MINNEAPOLIS (AP) - A suspected Al-Qaida operative arrested in Singapore worked as an aircraft mechanic for the same company Northwest Airlines contracts with to service its DC-10 jets, union officials said.
Members of the Aircraft Mechanics Fraternal Association, Local 33, learned of the arrest this week, sparking more criticism from the union of Northwest's decision to outsource all of its DC-10 maintenance to a
The revelation about the mechanic with alleged terrorist connections was reported in USA Today on Tuesday, in an article about evidence recovered in Afghanistan and Singapore that identifies planned attack targets.
Jim Atkinson, legislative officer for AMFA Local 33, said several members immediately recognized the connection to Northwest when they read that Ali Ridhaa bin Abdullah was a senior aircraft repair technician for Singapore Technologies Aerospace.
One of the company's units, Singapore Technologies Aviation Services Company, (SASCO) is used by Northwest and other airlines for maintenance work.
The Eagan-based airline replied that it's working with the Singapore company to tighten security
"Northwest has been actively engaged with SASCO in the review and implementation of enhanced security measures both before and after the mid-December arrest of a suspected terrorist," Northwest said in a statement Thursday.
"This is an ongoing review process involving regular and frequent contact and on-site inspections by NWA senior management. In addition, five NWA management staff are on-site at all times while maintenance work is being performed on NWA aircraft," it said.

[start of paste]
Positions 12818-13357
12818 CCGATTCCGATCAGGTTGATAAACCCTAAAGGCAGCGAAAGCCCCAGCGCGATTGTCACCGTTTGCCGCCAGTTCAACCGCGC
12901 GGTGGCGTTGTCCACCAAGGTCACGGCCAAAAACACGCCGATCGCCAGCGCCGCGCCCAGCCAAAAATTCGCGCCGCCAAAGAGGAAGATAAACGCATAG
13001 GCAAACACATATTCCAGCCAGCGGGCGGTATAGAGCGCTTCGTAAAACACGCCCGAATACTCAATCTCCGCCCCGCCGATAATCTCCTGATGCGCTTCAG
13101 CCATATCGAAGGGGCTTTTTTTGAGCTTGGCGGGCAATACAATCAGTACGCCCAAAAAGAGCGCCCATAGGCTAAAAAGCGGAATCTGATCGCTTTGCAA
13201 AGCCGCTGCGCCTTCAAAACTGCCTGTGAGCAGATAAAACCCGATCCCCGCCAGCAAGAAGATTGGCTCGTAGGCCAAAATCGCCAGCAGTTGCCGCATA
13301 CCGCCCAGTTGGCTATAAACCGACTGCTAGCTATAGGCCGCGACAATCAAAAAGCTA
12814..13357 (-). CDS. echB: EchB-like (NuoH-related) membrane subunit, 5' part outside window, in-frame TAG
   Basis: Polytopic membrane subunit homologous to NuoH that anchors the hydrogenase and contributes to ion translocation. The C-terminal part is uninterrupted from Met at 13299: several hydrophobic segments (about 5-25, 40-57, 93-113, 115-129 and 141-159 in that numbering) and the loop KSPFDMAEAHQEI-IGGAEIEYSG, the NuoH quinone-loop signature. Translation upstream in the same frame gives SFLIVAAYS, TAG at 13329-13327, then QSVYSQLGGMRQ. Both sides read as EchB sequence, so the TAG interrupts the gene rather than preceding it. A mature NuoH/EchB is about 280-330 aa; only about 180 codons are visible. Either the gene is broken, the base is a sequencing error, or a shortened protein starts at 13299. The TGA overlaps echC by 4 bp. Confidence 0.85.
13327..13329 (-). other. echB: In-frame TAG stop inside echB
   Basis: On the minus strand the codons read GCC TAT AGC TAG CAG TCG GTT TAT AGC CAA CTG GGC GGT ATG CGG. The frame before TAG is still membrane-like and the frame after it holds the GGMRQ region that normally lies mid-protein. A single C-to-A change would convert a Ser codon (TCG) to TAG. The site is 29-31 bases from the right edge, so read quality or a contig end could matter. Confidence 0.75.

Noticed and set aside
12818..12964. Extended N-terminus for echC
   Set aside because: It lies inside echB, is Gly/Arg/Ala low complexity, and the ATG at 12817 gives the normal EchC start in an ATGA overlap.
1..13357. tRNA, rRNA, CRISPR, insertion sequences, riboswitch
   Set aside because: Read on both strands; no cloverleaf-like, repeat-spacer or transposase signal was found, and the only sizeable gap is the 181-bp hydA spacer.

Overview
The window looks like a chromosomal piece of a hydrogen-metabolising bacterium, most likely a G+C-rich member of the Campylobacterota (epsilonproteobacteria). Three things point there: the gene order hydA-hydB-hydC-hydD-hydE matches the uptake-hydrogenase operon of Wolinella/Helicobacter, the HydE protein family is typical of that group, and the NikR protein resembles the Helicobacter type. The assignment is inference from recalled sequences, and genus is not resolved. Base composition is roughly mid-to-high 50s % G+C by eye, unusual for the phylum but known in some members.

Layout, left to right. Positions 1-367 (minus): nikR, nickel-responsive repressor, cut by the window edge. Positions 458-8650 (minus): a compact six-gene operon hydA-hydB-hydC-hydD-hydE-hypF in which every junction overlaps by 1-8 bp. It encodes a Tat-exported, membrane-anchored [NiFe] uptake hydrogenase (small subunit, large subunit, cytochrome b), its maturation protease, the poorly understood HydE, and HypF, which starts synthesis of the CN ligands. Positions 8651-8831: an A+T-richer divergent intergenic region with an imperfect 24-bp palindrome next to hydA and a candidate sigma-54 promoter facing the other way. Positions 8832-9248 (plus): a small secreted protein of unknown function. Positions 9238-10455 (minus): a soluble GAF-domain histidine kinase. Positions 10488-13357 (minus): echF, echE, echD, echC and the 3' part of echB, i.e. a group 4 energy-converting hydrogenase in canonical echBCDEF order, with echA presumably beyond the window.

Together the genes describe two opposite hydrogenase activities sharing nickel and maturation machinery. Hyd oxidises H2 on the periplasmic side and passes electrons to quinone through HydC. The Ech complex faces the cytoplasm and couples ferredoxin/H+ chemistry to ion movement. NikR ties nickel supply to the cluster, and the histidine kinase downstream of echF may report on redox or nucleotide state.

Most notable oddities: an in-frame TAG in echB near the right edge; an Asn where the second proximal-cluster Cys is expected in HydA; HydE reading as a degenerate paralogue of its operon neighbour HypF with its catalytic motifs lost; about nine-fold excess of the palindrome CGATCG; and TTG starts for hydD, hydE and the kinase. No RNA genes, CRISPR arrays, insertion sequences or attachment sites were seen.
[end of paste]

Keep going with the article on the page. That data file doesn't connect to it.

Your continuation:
USA Today reported that Abdullah, the aircraft technician, used a digital camera to take about 50 pictures of U.S. warplanes at Singapore's Paya Lebar air base. Singapore police found the photos during a raid.
Northwest said SASCO employees work on its airplanes on the commercial side of Paya Lebar Airport, which is separate from the military portion of the airfield.
"NWA has confirmation that the SASCO employee arrested in Singapore did not work on or have contact with commercial aircraft," the airline said.
Outsourcing of maintenance work is a major issue for the mechanics union, and Local 33 has been calling on Northwest since October to return the work to the United States. After the Sept. 11 attacks, 470 members of Local 33
were laid off.
Last month, Northwest shifted all maintenance of its DC-10s to Singapore. Because of that, Atkinson said, 64 mechanics were laid off, and another 150 could lose their jobs in June.
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Northwest says the outsourcing was necessary as it battles to regain profitability after the terrorist attacks, and that it's confident of the security measures it has in place for its aircraft at locations outside the United States.